by Sam Chand
Think about the small businesses you see on a daily basis. They may be law firms, retail shops, pet adoption agencies…the variety is nearly endless. Every small organization begins with someone who works with their friends or family. The only people they have to support them at this point are those who love them the most. Then, as the business grows, these friends become employees.
When this happens, a big change occurs. It’s a change we often miss, and we seldom talk about it in our organizational circles. Any time someone else controls your work schedule and tells you what to do, you cannot maintain the same relationship you had before they signed your paycheck. Yes, as a leader, you can still honor and respect your employees; but the positions on the board have shifted.
The time we spend with family members who work for us outside of work will decrease. Friends have drifted apart because of work situations like this. There will inevitably be changes in your relationship. It’s important to acknowledge and accept this before you hire a close friend or family member, so that both parties are prepared for it.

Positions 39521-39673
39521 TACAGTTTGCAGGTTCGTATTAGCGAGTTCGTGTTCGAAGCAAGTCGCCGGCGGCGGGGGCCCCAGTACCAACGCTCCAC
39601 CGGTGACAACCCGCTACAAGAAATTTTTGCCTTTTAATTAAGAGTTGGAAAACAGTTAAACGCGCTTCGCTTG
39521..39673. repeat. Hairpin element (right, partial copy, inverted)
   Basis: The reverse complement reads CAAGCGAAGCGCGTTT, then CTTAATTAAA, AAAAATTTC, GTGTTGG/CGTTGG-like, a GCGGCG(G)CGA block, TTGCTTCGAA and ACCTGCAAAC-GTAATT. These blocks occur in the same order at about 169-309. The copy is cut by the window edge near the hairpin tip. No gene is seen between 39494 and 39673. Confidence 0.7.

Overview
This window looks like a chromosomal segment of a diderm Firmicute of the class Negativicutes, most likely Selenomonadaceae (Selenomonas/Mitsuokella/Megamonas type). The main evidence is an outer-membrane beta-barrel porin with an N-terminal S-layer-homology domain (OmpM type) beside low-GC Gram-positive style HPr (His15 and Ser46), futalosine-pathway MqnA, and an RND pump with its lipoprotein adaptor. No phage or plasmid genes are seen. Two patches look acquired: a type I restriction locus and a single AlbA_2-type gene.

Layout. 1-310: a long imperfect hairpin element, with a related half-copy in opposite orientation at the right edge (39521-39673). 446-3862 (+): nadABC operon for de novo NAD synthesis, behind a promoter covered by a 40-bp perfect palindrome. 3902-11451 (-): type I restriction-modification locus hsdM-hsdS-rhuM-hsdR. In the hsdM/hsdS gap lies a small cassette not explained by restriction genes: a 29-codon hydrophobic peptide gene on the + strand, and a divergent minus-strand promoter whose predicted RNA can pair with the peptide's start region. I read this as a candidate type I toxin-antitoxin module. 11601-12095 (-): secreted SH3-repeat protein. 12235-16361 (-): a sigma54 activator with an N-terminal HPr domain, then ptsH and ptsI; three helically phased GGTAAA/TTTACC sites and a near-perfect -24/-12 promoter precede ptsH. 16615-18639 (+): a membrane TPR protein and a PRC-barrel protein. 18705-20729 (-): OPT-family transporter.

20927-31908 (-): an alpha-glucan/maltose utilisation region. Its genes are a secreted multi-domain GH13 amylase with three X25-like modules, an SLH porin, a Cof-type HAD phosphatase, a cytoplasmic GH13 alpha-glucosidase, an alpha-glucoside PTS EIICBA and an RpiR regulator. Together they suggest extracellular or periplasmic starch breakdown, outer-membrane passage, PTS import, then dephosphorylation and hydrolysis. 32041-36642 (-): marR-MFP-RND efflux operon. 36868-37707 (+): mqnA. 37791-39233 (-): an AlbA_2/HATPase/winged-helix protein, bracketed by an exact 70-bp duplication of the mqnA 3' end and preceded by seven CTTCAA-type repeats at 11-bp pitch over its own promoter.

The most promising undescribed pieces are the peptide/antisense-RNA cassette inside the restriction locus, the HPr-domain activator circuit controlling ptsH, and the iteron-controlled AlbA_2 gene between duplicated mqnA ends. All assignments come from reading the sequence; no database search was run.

Friends may drift apart after a time. Family may not always be able to talk about non-work subjects with the same ease. Even when you communicate on the front end of the change, friendship still has its limits. You must govern your employees with an employer mindset—not a friend mindset. It can be difficult to do so, but the success of your organization depends on it.
Simply put, keep in mind the chasm between “employee” and “friend.” Sooner or later, you’ll have to deal with it.